Also in the field of view is the Orion Nebula, Horse Head Nebula and the Flaming Star.
Canon T2i with Astrodon IR/UV filter inside
Astronomik UHC EOS Clip Filter
Canon 70-200L lens at 100mm f/2.8
26 x 480s at ISO1600 (total integration 3hrs 28m)
Skywatcher EQ5 Pro
Guided with Short Tube 80, Point Grey Chameleon, Metaguide
Acquisition with Backyard EOS
Processing with PixInsight (Mask creation with Photoshop CS5)
Stephen J McIntyre
This is a picture of the Orion nebula take on February 24 (Saturday) at around 9. This is my very first astrophotography image!! All the equipment is very cheap and for beginners as I don't have anything better. A $40 tripod, Canon Rebel t3i, Tamron 70-300mm.
Combination of 109 light frames and 9 dark frames:
Shutter speed: 1"
Focal length: 300mm (480mm with crop factor)
Total exposure time: 118"
My sketch image, along with the sketch I made of Clyde 12 years earlier, when I met him.
While it was Clyde himself who inspired me to make the observation, Paul Comision was inspirational to me in my first days in the RASC in 1989 with his urgings to get out, observe, and record what you see.
Abell 2218 galaxy cluster and three gravitationally-lensed galaxies_Feb-Aug 2016_Paul Klauninger.jpg
This is a combined 7.55-hour exposure using an 11" Celestron EdgeHD with SBIG ST-10XME CCD imager.
Distance to the Abell 2218 galaxy cluster is approximately 2.3 billion light-years.
Only four stars are visible in the field. All others are galaxies.
Distances to the three indicated gravitationally-lensed galaxies are estimated to be:
#1 at 6.4 billion light-years (z=0.702)
#2 at 8.0 billion light-years (z=1.034)
#3 at 11.1 billion light-years (z=2.515)
Hubble Space Telescope image is shown at scale on left for comparison
Messier 95 Galaxy March 2017
This is a combined 140-minute exposure at ISO3200 and was taken with a Canon 60Da DSLR camera.
Messier 96 Galaxy March 2017
This is a combined 54-minute exposure at ISO3200 and was taken with a Canon 60Da DSLR camera.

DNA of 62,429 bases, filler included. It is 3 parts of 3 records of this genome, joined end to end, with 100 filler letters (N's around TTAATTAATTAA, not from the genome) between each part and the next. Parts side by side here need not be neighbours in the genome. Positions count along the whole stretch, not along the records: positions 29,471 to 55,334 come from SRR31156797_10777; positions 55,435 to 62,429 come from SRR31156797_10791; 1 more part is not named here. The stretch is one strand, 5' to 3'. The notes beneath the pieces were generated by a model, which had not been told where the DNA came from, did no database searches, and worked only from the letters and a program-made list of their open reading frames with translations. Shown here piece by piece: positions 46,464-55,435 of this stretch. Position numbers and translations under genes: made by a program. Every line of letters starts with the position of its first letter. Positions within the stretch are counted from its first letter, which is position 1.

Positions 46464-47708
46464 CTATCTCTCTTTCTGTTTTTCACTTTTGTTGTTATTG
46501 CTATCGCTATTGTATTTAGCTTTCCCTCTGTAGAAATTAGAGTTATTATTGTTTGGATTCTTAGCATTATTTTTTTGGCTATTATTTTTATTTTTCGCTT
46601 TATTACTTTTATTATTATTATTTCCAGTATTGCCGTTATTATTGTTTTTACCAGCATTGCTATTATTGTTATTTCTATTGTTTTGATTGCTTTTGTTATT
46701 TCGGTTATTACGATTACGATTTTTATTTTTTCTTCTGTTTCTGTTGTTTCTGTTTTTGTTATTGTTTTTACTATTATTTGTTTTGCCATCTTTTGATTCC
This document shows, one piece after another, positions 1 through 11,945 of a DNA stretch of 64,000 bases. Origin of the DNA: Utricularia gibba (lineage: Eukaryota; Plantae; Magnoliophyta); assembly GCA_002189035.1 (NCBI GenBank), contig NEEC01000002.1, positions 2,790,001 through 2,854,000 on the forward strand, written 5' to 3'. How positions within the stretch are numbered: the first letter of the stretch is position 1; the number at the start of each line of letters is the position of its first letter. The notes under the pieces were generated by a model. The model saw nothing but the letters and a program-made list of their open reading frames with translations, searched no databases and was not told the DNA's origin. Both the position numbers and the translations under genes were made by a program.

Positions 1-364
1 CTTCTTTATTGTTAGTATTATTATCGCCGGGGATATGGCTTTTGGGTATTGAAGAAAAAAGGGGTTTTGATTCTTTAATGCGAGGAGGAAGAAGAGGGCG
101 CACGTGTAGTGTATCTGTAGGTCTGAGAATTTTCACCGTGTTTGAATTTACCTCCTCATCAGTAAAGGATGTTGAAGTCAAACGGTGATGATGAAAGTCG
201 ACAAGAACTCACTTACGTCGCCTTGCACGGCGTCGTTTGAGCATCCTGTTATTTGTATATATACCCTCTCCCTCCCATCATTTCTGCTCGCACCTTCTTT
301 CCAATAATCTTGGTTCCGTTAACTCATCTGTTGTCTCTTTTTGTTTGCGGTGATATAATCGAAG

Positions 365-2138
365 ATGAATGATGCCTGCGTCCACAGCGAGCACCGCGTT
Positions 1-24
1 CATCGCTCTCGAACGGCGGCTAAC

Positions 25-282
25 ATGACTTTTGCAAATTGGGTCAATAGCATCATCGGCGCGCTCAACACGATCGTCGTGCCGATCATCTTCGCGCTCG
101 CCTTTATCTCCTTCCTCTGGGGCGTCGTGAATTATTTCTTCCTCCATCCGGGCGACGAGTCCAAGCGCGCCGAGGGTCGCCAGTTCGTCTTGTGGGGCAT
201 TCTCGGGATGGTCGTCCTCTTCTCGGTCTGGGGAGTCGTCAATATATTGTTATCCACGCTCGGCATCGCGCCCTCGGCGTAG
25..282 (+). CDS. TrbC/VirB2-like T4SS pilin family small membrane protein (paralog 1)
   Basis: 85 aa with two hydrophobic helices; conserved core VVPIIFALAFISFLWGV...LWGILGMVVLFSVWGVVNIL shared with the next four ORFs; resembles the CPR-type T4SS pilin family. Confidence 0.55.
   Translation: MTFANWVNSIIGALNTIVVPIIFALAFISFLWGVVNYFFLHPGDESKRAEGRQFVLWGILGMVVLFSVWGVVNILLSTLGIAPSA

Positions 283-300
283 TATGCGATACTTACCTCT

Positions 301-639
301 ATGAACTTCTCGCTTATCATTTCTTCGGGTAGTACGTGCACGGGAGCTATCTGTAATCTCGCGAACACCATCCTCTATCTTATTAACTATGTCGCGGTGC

Conjunction of Moon and M44, white pastel on black paper
By Karen Finstad
- The Board has voted to institute yearly increases to the Society portion of membership fees, "at least by the cost of living increase in Canada". In 2018, effective March 1, this will mean an increase of $3 (single adult membership).
- RASC is planning to introduce a Premium membership category which will include some extra benefits, to be determined, as another fundraising effort.
- A registration and information website for next summer's GA in Calgary (June 28 – July 1) is now open https://rascga2018.ca/
- One of the RASC 150 projects is a series of podcasts on the Society's history. The first episodes are now available and can be heard here: https://rasc.ca/rasc-2018-podcasts
By Dave Chisholm
Rise/Set 07:11/18:39 -> 06:38/19:37
March 15 - Mercury at Greatest Eastern Elongation. Look for the planet low in the western sky just after sunset.
Visible all month just after sunset.
Rise/Set 07:18/18:47 -> 07:35/21:08
Visible in the early morning.
Rise/Set 02:25/11:02 -> 02:46/11:15
Visible all night.
Rise/Set 00:04/09:35 -> 22:58/08:35
Visible in early morning all month.
Rise/Set 03:36/12:17 -> 02:44/11:26
Visible in the early evening all month.
Rise/Set 08:23/21:38 -> 07:28/20:49
Rise/Set 06:57/17:55 -> 06:01/17:03
International Space Station
Best viewing date: March 14th, 2018
Rises (10°) 299° (WNW) 06:41:11
Maximum (88°) 215° (SW) 06:44:27
Sets (10°) 121° (ESE) 06:47:42
Another busy night at the British henge sites as the staff work around the clock to move the stone forward by an hour
NEW FEATURE: Monthly Challenge Objects
March Lunar Challenge
We are all familiar with the constellation Cepheus, can you find the lunar crater of the same name?
March Deep Sky Challenge
PK 189+7.1 (also known as Mink or M 1-7) ADVANCED
a PN in Gemini
NGC 3079 and the Twin Quasars
INTERMEDIATE for NGC
Galaxy in Ursa Major
for large scopes or imagers
Gravitationally lensed quasar in the same field as NGC 3079
AstroNotes Bookshelf: Estelle’s Pick for January
Due to an attack by malious cosmic rays, Estelle’s pick of the month is not available this month.
The Glass Universe: How the Ladies of the Harvard Observatory Took the Measure of the Stars
by Dava Sobel (Penguin Books 2017)
by Pat Brewer
This is the most recent book by the author of Longitude and Galileo’s Daughter (all three of which are in the Ottawa Centre library). It traces the history of the Harvard Observatory between the late 1800’s and about 1950, with particular emphasis on the contributions of the many women who worked at the observatory during that period as “computers”. These women calculated the various parameters of stars and gleaning data from photographic glass plates (hence the book’s title). Along the way they broke through the “glass ceiling” in astronomy and made significant discoveries.